(Washington) The Fund for Investigative Journalism is pleased to announce it has received $18,000 in support from the Gannett Foundation to further the Fund’s grant-making and mentoring programs.

    This grant marks the third year the Gannett Foundation has provided funding for the Fund’s grants for independent investigative reporters and for its mentoring program in partnership with Investigative Reporters and Editors.

    “The Gannett Foundation has played a crucial role in improving the quality of the work of our grantees and in giving them the opportunity to get feedback and advice from veteran investigative journalists,” said Brant Houston, president of the Fund’s board of directors. “We deeply appreciate that Gannett continues to support our work and that of our grantees.”

    The Gannett Foundation is a corporate foundation supported by the Gannett Co., Inc. – whose portfolio of media and marketing companies includes USA TODAY.  The Foundation supports many journalism education, training, and diversity programs with the goal of “investing in the future of the media industry.”

    For more than forty years the Fund has paid reporting expenses of reporters who have the ideas, sources, and know-how to produce groundbreaking investigative journalism but lack the resources to complete their projects.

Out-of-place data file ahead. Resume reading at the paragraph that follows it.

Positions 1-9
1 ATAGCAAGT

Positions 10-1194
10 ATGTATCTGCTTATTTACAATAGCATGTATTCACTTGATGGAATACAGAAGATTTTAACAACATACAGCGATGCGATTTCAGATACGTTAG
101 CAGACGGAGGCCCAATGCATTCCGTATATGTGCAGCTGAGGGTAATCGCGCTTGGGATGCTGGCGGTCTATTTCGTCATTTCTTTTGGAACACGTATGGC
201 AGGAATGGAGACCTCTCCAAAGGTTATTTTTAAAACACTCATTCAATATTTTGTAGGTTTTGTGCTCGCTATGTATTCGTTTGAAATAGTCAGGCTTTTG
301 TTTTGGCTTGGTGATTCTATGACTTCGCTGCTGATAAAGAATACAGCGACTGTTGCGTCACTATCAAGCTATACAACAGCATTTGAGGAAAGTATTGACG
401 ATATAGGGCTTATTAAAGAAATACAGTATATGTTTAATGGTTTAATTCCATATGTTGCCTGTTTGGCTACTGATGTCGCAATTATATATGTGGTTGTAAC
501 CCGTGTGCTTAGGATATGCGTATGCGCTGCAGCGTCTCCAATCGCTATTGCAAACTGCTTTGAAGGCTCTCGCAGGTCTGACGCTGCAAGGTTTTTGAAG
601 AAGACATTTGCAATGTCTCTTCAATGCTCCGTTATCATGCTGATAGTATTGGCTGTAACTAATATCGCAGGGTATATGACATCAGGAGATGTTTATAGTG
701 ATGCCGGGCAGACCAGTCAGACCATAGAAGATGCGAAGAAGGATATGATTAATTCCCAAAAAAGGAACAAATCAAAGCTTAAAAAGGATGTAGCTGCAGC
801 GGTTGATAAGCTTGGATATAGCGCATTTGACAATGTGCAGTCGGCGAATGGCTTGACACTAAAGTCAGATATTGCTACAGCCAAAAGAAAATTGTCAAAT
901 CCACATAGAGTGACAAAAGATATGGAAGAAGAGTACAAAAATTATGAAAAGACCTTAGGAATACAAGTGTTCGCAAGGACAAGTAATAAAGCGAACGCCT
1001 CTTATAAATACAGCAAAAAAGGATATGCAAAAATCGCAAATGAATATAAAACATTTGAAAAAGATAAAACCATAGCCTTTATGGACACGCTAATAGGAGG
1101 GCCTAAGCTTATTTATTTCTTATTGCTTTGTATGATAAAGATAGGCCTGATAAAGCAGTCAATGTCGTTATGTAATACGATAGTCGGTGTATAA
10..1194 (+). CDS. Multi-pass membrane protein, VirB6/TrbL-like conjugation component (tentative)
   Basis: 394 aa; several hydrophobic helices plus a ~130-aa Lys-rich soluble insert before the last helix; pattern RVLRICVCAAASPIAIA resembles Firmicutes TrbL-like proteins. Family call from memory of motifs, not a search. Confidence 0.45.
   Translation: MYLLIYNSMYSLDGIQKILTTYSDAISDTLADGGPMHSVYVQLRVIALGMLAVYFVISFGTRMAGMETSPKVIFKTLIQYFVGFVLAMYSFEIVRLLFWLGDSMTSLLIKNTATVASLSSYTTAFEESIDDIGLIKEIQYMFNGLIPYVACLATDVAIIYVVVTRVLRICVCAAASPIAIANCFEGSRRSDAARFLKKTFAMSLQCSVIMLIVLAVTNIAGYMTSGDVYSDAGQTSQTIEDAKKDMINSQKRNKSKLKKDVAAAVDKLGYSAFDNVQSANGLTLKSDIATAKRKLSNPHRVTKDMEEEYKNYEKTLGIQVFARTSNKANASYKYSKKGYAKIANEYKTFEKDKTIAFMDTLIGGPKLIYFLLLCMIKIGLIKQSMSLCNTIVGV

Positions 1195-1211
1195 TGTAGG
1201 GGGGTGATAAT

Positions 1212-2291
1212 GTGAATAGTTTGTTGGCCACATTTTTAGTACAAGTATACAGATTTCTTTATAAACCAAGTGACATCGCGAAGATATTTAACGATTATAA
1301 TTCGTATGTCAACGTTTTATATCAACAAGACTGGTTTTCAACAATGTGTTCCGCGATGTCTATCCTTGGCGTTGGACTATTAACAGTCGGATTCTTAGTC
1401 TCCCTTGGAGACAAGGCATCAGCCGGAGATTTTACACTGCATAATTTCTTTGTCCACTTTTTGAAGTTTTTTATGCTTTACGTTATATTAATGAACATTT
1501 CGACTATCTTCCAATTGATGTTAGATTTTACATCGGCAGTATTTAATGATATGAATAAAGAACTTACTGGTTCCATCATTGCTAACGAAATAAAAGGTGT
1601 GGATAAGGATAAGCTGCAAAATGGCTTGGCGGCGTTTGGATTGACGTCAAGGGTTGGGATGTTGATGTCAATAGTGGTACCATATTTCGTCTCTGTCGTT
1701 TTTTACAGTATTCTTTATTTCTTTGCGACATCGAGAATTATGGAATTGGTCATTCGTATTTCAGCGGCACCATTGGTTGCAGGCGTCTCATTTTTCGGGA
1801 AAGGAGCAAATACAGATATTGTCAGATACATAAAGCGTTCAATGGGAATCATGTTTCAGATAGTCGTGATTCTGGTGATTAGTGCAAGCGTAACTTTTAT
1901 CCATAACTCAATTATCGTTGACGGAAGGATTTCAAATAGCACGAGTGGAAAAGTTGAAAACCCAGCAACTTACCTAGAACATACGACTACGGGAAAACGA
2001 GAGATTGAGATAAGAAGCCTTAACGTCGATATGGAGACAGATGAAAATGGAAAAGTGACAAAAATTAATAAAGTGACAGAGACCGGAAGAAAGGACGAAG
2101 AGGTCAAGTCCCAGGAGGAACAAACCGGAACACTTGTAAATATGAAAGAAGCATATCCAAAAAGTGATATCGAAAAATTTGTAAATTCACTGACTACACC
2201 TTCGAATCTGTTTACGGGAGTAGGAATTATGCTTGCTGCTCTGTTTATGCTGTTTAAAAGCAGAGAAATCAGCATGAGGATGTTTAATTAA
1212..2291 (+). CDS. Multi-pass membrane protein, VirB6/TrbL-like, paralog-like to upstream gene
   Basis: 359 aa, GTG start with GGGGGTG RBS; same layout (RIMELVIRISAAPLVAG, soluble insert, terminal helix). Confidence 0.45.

In addition to support from The Gannett Foundation, the Fund receives foundation support from The Ethics And Excellence in Journalism Foundation, The Reva & David Logan Foundation, The Nicholas B. Ottaway Foundation, The Morton K. and Jane Blaustein Foundation,  The Herb Block Foundation, The Green Park Foundation, The Park Foundation, The Nara Fund, from private family foundations, and from individuals.

    The John S. and James L. Knight Chair in Investigative and Enterprise Reporting at the Journalism Department in the College of Media at the University of Illinois also supports the Fund. Pro bono legal services are provided by Dykema. Pro bono business advisory services are provided by Leigh Riddick, Associate Professor of Finance at The American University’s Kogod School of Business.

    The Fund has been endorsed by the Catalogue for Philanthropy of Greater Washington as being cost-effective while advancing crucial investigative projects in the US and around the globe.